Conclusions And Relevance: These analyses suggest that longer-term benefits of this novel rehabilitation intervention, particularly in the subgroup of patients with preserved ejection fraction, may yield good value to the health care system. However, long-term cost-effectiveness is currently uncertain and dependent on the assumption that benefits are sustained beyond study follow-up, which needs to be corroborated in future trials in this patient population.
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http://dx.doi.org/10.1001/jamacardio.2021.4836DOI Listing
November 2021

Factors associated with relapse-free survival after neoadjuvant chemotherapy for breast cancer at a safety net medical center.

Am J Surg 2021 Nov 16. Epub 2021 Nov 16.

Los Angeles County + University of Southern California (LAC+USC) Medical Center, Los Angeles, CA, USA; Department of Surgery and Norris Comprehensive Cancer Center, Keck School of Medicine of USC, University of Southern California, Los Angeles, CA, USA. Electronic address:

Background: This study was designed to assess prognostic factors associated with relapse-free survival (RFS) after neoadjuvant chemotherapy (NAC) for breast cancer.

Methods: A single-institution retrospective analysis was performed including clinical, radiographic, and pathologic parameters for all breast cancer patients treated with NAC from 2015 to 2018. All patients had pre-and post-NAC MRI.

Results: For 102 patients, median follow-up was 47.4 months, and the five-year RFS was 74%. The 41 (40%) patients who achieved pathologic complete response (pCR) after NAC had a significantly higher five-year RFS than the 61 not achieving pCR. For 31 patients with triple-negative cancers, the five-year RFS was significantly higher in those achieving pCR vs. no pCR. The 44 (43%) patients who achieved radiographic complete response (rCR) after NAC had similar five-year RFS to the 58 (57%) not achieving rCR.

Conclusion: pCR, node-negativity after NAC, and triple-negative subtype were prognostic factors associated with relapse-free survival after NAC.
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http://dx.doi.org/10.1016/j.amjsurg.2021.11.017DOI Listing
November 2021

SARS-CoV-2 infection in free-ranging white-tailed deer ( ).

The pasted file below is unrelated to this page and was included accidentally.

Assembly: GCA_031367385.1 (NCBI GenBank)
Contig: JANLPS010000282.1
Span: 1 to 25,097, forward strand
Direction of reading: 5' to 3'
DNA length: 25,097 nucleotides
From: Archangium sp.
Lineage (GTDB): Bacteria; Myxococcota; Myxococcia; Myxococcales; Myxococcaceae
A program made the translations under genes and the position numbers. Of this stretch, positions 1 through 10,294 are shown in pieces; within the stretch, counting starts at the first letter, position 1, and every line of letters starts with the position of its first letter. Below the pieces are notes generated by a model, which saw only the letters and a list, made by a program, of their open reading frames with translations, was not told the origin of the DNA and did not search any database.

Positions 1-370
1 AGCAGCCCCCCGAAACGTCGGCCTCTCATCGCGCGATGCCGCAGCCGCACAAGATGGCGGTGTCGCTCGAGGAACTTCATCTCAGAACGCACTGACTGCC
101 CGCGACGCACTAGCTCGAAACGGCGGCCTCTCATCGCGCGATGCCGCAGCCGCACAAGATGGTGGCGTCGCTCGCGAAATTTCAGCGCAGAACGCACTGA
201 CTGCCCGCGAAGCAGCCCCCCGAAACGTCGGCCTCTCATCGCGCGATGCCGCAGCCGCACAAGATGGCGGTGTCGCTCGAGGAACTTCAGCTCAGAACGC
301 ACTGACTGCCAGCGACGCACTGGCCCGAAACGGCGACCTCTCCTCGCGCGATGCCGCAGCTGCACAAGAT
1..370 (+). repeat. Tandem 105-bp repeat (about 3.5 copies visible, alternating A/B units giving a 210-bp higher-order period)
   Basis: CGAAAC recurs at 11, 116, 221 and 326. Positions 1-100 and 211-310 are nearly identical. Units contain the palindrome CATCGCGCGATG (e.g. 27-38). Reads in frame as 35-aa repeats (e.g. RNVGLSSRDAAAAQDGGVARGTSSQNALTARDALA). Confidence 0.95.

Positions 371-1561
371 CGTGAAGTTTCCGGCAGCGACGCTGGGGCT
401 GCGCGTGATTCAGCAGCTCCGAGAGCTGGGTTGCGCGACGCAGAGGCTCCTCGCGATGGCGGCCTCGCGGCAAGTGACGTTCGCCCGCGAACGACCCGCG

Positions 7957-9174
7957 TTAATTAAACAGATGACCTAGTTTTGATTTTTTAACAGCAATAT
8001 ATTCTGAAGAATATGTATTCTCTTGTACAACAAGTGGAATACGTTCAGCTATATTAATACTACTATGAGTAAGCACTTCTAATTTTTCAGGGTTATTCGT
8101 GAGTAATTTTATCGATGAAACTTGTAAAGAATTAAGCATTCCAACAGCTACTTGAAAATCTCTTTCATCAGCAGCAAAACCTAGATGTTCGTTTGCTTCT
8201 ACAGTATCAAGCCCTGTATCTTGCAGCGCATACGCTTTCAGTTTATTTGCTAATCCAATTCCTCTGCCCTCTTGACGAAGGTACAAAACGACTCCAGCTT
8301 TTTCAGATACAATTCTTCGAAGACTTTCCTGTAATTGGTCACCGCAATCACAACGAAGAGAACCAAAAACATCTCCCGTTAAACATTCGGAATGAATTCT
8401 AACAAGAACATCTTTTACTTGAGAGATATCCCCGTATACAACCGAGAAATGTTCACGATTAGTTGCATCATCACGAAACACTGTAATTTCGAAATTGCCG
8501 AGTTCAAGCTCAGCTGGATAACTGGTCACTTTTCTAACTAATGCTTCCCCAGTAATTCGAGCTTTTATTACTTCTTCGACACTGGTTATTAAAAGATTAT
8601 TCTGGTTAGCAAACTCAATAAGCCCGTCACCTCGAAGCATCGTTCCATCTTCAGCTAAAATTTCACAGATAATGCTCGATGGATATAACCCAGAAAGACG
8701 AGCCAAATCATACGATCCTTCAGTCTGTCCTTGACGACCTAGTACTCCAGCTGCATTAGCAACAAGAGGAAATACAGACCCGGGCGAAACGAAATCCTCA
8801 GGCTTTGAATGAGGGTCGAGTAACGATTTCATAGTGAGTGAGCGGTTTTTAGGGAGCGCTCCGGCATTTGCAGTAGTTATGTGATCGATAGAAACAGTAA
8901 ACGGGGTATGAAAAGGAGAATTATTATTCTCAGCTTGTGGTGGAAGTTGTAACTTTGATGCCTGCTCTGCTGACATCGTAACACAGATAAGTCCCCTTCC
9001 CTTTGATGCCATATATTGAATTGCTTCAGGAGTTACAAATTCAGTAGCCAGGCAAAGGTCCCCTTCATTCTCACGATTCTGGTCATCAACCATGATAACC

bioRxiv 2021 Nov 5. Epub 2021 Nov 5.

Human-to-animal spillover of SARS-CoV-2 virus has occurred in a wide range of animals, but thus far, the establishment of a new natural animal reservoir has not been detected. Here, we detected SARS-CoV-2 virus using rRT-PCR in 129 out of 360 (35.8%) free-ranging white-tailed deer ( ) from northeast Ohio (USA) sampled between January-March 2021. Deer in 6 locations were infected with at least 3 lineages of SARS-CoV-2 (B.1.2, B.1.596, B.1.582). The B.1.2 viruses, dominant in Ohio at the time, spilled over multiple times into deer populations in different locations. Deer-to-deer transmission may have occurred in three locations. The establishment of a natural reservoir of SARS-CoV-2 in white-tailed deer could facilitate divergent evolutionary trajectories and future spillback to humans, further complicating long-term COVID-19 control strategies.

One-sentence Summary: A significant proportion of SARS-CoV-2 infection in free-ranging US white-tailed deer reveals a potential new reservoir.
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http://dx.doi.org/10.1101/2021.11.04.467308DOI Listing
http://www.ncbi.nlm.nih.gov/pmc/articles/PMC8597885PMC
November 2021

Population genomic screening of young adults for familial hypercholesterolaemia: a cost-effectiveness analysis.

Eur Heart J 2021 Nov 11. Epub 2021 Nov 11.

School of Public Health and Preventive Medicine, Monash University, 553 St Kilda Rd, Melbourne, VIC 3004, Australia.

Aims: The aim of this study was to assess the impact and cost-effectiveness of offering population genomic screening to all young adults in Australia to detect heterozygous familial hypercholesterolaemia (FH).

Methods And Results: We designed a decision analytic Markov model to compare the current standard of care for heterozygous FH diagnosis in Australia (opportunistic cholesterol screening and genetic cascade testing) with the alternate strategy of population genomic screening of adults aged 18-40 years to detect pathogenic variants in the LDLR/APOB/PCSK9 genes. We used a validated cost-adaptation method to adapt findings to eight high-income countries. The model captured coronary heart disease (CHD) morbidity/mortality over a lifetime horizon, from healthcare and societal perspectives. Risk of CHD, treatment effects, prevalence, and healthcare costs were estimated from published studies. Outcomes included quality-adjusted life years (QALYs), costs and incremental cost-effectiveness ratio (ICER), discounted 5% annually. Sensitivity analyses were undertaken to explore the impact of key input parameters on the robustness of the model. Over the lifetime of the population (4 167 768 men; 4 129 961 women), the model estimated a gain of 33 488years of life lived and 51 790 QALYs due to CHD prevention. Population genomic screening for FH would be cost-effective from a healthcare perspective if the per-test cost was ≤AU$250, yielding an ICER of
Conclusion: Based on our model, offering population genomic screening to all young adults for FH could be cost-effective, at testing costs that are feasible.
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http://dx.doi.org/10.1093/eurheartj/ehab770DOI Listing
November 2021